Energy sector experts are questioning the recent move by the Ceylon Electricity Board (CEB) in purchasing a 15-year old 60MW mounted power plant for Rs. 641 million or 571 million yen.
The 60MW Barge Mounted Power Plant (BMPP) was owned by Colombo Power Private Limited (CPPL) which had a Power Purchase Agreement (PPA) with CEB since June, 1, 2000. CPPL, an Independent Power Producer (IPP) was established in 1998 as a BOI company by two Japanese entities, Mitsui Engineering & Shipping Co. Ltd. (MES) and Kawasho Corporation on a 50/50 basis. MES is one of the successful heavy industry companies and Kawasho is one of the major trading companies in Japan. The project was financed by the Japan Bank of International Cooperation (JBIC) and some other commercial banks. MES was the main EPC contractor.
Officials told The Sunday Leader that they were puzzled at the CEB’s decision after the two Japanese companies made a proposal to continue for another five years after the agreement came to an end last year. The Japanese companies urged that they would hand it over free of charge once the five-year period is completed.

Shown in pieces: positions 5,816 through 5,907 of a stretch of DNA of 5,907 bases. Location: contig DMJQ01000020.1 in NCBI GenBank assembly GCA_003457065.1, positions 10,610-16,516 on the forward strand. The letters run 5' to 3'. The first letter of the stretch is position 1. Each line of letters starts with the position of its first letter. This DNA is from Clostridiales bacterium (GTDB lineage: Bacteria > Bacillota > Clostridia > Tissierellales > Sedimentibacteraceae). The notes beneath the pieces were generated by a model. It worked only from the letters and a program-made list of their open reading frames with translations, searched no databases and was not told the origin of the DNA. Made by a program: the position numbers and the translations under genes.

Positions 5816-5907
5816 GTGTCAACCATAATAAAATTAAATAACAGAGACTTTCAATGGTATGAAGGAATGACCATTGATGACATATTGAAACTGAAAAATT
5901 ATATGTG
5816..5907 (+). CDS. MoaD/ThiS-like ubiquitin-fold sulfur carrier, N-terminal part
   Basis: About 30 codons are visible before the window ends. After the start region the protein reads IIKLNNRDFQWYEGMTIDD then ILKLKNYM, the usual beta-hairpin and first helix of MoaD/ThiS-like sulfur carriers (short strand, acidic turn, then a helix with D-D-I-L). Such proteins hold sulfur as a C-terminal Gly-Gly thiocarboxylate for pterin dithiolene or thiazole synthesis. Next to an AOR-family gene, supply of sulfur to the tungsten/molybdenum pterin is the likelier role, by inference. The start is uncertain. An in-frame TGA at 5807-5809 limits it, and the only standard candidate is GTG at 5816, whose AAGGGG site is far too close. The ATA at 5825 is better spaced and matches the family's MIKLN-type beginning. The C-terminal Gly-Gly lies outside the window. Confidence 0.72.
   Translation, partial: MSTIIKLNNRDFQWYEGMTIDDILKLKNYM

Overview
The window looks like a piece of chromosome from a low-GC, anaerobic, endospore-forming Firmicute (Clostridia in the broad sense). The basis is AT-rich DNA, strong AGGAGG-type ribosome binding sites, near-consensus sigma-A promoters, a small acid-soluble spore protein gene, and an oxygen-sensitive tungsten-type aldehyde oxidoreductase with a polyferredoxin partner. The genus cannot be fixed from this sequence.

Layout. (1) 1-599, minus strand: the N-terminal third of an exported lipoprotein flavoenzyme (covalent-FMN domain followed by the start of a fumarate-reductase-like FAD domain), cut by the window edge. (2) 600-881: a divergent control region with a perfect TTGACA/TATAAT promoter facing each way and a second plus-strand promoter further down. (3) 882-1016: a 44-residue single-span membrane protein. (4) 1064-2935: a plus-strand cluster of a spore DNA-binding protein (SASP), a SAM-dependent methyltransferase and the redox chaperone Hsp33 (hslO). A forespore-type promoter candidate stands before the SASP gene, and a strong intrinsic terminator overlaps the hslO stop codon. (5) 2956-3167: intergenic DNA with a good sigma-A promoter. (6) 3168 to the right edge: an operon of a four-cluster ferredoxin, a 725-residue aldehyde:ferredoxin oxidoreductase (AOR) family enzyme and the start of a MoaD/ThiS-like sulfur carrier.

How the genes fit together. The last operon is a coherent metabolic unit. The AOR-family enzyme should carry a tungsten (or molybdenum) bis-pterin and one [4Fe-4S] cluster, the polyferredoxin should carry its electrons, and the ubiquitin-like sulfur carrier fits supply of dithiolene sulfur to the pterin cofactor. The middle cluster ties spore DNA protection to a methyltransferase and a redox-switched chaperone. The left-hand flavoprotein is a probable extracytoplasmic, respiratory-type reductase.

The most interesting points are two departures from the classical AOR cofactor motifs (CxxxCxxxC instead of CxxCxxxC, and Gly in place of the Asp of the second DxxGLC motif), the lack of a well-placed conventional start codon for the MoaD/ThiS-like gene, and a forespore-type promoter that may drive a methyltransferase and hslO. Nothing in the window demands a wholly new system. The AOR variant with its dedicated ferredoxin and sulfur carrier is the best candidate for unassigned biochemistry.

The other factor to consider is that if the CEB had any idea of purchasing a plant they should have made proposals in 2014 in keeping with the generation plan. Thus, the purchase now would not come under the generation plan and the country’s energy sector regulating body, the Public Utilities Commission of Sri Lanka (PUCSL) has not endorsed any such agreement.
Newly appointed Power and Renewable Energy Minister Ranjith Siyambalapitiya said he had given the CEB a four month time period for an energy plan. When the Minister issued the orders, neither the Colombo barge nor the CEB barge were added to the generation plan which is improper according to the Utilities Act.
Sri Lanka Electricity Act, No. 20 of 2009, Chapter V on New Generation Plant and Overhead Lines says (1) Subject to section 8, no person shall operate or provide any new generation plant or extend any existing generation plant, except as authorised by the Commission under this section.
However, when contacted, CEB Chariman Anura Wijayapala told The Sunday Leader that the due process was followed and that under the PPA they had a provision to purchase the plant. He said the plant is running at full capacity. When asked whether they had received the greenlight from the Commission, he said they would have received permission to operate it.